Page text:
Boston’s Straight Pride Parade is here after months of debate

BOSTON — After months of build-up and debate, drawing the attention of late-night talk shows and the scorn of many in this liberal city, the Straight Pride Parade kicked off Saturday with a Trump float and Lee Greenwood’s “God Bless the USA” playing.

The event drew a crowd that was heavily guarded with fencing and police. Organizers expected around 1,000 people for the rally, which is led by three conservative straight men who make up a group called Super Happy Fun America.

The parade, with conservative commentator Milo Yiannopoulos serving as grand marshal, started at noon at Copley Square and ends at City Hall. There were few counter protestors in the crowd.

The Boston Police Department said they have a “comprehensive operational plan” in place and had a large police presence. Police urged people not to bring backpacks, large bags or strollers, and have prohibited a long list of items including firearms and knives.

Parade organizers have embraced the motto, “It’s great to be straight.” They’ve called on supporters to join the “fight against heterophobia in our modern society” and to “add an S to LGBTQ for Straight!” They say the parade is a response to the “identity politics” of the left.

“The world’s gone crazy because there’s nothing wrong with being straight,” Super Happy Fun America President John Hugo said in a news conference this week. The group says hundreds of people have registered and they’re coming from “all over the world and all over the United States.”

“A lot of it depends on how you report this because if you scare people, it might have a depressing effect on the parade,” Hugo said of the size of the crowd.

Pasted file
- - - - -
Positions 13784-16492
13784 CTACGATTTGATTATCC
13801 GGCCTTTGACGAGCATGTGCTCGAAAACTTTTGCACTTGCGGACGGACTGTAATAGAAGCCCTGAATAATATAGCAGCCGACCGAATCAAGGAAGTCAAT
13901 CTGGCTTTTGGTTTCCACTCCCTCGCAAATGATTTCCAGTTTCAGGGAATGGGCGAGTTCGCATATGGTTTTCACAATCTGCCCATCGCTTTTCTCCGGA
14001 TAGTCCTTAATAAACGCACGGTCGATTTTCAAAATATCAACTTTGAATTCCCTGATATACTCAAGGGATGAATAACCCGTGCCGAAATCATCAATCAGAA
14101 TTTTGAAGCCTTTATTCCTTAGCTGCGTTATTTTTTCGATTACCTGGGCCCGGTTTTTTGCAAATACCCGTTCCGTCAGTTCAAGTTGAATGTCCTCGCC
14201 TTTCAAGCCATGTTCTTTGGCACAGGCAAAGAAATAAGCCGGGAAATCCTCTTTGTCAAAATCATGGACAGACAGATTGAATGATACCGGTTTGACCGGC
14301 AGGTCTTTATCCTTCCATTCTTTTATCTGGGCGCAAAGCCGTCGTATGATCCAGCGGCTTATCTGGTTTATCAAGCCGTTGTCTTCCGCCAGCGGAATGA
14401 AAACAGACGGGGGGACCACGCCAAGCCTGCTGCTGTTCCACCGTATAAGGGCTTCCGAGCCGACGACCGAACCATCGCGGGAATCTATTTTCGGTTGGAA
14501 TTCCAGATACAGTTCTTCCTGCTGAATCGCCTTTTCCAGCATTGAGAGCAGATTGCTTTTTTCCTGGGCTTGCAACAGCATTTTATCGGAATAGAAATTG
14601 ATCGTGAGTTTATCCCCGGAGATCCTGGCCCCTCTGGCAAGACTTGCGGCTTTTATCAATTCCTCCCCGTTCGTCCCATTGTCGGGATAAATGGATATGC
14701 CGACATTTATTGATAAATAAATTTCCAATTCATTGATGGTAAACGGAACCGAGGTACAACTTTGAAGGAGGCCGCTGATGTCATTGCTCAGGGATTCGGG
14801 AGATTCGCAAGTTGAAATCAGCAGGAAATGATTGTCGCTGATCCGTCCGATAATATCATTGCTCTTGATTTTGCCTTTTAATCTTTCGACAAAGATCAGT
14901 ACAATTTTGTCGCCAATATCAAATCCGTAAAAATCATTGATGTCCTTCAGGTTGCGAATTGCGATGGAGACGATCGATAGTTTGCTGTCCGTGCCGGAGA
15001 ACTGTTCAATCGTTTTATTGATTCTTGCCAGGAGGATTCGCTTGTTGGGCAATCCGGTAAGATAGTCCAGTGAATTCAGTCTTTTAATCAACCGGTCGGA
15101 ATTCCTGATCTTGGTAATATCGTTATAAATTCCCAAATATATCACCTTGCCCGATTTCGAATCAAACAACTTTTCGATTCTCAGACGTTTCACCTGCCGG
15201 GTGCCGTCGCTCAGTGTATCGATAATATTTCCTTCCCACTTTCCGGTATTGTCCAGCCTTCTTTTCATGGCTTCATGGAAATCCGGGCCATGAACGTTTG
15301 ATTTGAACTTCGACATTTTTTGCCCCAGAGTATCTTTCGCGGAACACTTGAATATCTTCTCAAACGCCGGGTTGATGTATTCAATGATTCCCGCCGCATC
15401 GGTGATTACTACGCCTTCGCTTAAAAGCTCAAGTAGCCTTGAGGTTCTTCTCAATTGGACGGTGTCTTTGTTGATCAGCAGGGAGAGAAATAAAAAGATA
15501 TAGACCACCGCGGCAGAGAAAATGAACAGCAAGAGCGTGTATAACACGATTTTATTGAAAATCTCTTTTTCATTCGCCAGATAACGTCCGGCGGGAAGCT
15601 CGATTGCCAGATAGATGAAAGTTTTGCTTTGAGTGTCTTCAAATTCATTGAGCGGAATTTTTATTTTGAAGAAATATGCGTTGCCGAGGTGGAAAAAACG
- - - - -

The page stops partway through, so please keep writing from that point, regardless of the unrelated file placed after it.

In Boston, long considered an LGBTQ-friendly city, the parade has been widely condemned, with one of the sharpest rebukes coming from Emerson College. The private school in downtown Boston borders much of the parade’s route

Emerson College President Lee Pelton, in a letter to students and faculty, slammed the parade as a “perversion” and “desecration of beauty, truth and generosity” led by “angry and misguided people.”

At Saturday’s parade, there were some counterprotestors who

Hugo, the group’s president, is a former Republican candidate for Massachusetts’ 5th Congressional District, who lost badly in 2018 to U.S. Rep. Katherine Clark, D-Mass. The organization’s vice president is Mark Sahady, a member of the right-wing group Resist Marxism, who has organized several right-wing demonstrations in the past.

The group organized the parade this spring, filing a discrimination complaint with the city after they said their proposal was initially ignored.

The city of Boston approved an application for the parade in June with Mayor Marty Walsh, a Democrat, arguing the city can’t stop the parade from taking place just because people might disagree with the organizers’ cause.

Walsh, who does not plan to attend the parade, said permits to host a public event are granted based on “operational feasibility, not based on values or endorsements of beliefs.” The Boston Police Department and licensing board each approved the necessary permits.

*story by USA Today